I ended up taking my car in to my local Acura Dealership. They tested the battery thoroughly. They can only warranty if it fails one of the tests. It is getting weaker, evidenced by when I drive into the garage the headlights come on and the battery voltage drops below 12.4 volts. That is indicated by the red light flashing associated with the trickle charger. Once the headlight go off then it stops flashing. I ended up ordering a battery through Costco (Interstate). It was special order and took three weeks to arrive. I went in yesterday and decided to take it. With tax and no core the price was $177. That was the cheapest I could find the H5 battery from any supplier. Got home and installed it into the car. When it fired up the Navigation said that I needed to hold on the power button for 2 seconds or longer. I thought initially it meant to hold on to the start button. That did not work and it asked for the Navigation code. I retried later and this time held down the audio power button and it completly reset, so now it is working correctly. With the headlights on the trickle charger light is staying off indicating that the battery is above 12.4 volts even under load. So at least that is done. I prefer spending the money now, rather than having to go through the hassel of returning to the dealer when the battery actually fails in the near future. With Costco you only have to take the battery back before 36 months and tell them that it is not behaving and they will refund the full purchase price no questions asked. By the way the Interstate was the exact dimensions of the OEM battery. Everything fit easily. One nice thing when you reconnect the battery you do not have the alarm going off as was the case in my 2001 NSX-T. Inside the battery box you can see that there is a electric fan on the back as well as a vent input on the bottom. There are aircirculating fines to insure that the incoming air properly cools the battery. Clever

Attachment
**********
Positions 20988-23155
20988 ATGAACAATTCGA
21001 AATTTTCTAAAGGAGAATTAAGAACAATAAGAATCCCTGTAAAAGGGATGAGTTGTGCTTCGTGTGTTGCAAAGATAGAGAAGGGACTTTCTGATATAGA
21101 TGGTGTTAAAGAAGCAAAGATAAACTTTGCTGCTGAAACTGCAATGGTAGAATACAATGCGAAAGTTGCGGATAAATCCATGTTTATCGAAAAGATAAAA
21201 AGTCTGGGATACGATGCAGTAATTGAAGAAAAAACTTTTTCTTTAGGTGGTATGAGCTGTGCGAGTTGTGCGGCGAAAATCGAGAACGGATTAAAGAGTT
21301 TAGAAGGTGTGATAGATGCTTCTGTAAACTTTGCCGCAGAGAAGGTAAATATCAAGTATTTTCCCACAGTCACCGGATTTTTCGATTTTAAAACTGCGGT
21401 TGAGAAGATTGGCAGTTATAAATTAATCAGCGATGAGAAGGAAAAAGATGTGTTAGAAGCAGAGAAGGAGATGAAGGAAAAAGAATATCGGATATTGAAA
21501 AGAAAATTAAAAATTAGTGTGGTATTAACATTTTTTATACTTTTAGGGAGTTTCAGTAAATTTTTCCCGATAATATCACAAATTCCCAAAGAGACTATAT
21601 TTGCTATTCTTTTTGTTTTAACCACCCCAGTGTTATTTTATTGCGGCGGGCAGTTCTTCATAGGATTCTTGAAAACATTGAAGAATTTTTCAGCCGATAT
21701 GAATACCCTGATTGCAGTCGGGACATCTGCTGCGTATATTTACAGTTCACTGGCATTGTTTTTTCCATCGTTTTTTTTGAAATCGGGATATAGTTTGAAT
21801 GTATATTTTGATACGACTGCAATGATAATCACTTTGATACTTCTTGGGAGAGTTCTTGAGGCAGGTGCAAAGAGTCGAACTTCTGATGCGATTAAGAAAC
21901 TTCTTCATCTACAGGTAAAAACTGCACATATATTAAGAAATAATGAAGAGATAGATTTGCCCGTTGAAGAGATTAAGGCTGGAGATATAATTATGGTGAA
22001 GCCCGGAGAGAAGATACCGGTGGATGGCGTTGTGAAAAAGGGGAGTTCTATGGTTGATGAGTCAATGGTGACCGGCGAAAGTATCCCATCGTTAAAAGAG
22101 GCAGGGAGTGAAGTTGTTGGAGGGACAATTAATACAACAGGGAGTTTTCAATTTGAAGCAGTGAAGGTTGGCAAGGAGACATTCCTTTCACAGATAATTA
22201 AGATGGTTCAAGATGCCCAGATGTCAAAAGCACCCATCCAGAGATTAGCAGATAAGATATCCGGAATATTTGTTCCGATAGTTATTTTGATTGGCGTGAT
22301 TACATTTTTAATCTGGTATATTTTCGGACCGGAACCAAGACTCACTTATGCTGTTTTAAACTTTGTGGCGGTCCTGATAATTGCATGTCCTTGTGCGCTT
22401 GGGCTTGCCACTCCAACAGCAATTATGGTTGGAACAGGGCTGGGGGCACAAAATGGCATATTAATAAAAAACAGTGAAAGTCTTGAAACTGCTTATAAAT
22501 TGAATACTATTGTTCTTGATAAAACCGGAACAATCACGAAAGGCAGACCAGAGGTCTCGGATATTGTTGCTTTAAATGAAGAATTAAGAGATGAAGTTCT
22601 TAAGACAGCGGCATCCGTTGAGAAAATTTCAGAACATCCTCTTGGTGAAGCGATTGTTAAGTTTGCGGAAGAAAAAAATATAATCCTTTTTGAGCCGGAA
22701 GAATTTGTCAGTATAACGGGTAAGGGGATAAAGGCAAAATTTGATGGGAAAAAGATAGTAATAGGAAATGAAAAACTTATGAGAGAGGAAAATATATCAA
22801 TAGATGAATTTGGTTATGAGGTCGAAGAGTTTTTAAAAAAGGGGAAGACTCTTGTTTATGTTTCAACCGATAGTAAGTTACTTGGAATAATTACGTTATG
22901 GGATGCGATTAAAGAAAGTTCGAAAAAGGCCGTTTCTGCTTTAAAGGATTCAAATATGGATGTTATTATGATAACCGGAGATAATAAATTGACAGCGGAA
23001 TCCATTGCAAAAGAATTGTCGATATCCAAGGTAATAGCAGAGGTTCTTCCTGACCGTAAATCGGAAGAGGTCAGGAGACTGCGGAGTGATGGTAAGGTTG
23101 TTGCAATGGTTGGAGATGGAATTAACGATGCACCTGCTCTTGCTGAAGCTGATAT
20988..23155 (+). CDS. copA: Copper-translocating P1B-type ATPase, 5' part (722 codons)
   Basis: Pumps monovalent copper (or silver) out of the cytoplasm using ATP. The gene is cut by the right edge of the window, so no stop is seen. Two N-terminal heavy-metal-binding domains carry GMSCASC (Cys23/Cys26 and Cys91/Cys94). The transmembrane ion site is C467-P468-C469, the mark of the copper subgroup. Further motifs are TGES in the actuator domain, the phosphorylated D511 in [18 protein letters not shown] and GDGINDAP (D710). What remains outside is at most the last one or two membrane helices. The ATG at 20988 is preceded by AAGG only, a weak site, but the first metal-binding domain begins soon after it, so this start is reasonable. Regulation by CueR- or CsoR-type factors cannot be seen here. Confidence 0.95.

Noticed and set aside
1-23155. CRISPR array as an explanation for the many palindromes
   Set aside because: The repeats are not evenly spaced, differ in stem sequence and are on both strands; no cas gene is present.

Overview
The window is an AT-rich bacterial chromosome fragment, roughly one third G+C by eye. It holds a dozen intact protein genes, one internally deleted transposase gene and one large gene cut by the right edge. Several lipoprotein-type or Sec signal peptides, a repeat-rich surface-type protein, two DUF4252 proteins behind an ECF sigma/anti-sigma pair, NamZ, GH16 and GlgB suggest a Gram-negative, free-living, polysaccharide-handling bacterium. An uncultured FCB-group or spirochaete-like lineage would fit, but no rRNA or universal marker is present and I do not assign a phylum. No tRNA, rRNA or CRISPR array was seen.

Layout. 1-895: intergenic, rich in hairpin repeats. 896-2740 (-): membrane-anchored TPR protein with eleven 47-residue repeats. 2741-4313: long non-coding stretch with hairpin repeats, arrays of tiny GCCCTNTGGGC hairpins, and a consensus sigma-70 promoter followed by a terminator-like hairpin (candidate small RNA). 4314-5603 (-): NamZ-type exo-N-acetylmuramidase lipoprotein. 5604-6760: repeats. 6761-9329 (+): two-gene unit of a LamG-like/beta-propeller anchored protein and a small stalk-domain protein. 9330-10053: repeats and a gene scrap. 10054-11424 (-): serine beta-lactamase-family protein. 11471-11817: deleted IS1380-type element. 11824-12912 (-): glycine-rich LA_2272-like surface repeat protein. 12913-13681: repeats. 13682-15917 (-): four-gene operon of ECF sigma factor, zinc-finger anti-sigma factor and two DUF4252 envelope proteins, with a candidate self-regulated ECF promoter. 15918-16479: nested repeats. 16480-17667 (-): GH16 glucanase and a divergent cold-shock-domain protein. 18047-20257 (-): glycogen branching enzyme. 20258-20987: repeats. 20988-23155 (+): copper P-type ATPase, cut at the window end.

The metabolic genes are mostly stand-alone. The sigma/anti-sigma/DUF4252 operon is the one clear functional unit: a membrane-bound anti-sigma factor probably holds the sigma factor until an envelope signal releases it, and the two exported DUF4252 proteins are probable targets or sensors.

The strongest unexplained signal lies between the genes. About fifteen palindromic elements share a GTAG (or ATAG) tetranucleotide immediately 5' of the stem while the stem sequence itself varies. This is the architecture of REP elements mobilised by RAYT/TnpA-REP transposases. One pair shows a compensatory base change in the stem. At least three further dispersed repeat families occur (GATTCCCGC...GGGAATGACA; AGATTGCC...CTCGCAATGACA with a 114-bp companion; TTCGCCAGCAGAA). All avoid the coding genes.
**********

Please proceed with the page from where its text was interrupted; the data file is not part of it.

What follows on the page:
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I replaced mine a couple days ago with an Interstate H5(47) AGM from Costco. They had it in stock for $179.

I first got a battery for our 2013 Volt to replace the original battery. Figured it was 9-10 years old and probably way past due, yet everything seemed to work fine. I didn’t have it tested. Then I had him look up the NSX battery and said you may have to order it. He said they can’t order - only get what they send us. He looked it up and confirmed year, etc, then said it’s the same battery as the Volt… H5(47). Easy, grabbed a second one.

Easy job. Getting the battery cover off and back on took some fiddling but wasn’t hard. The tough part was the rear j-bolt that holds the battery down. Getting that j part in its hole took time. I ended up using a borescope to see back there.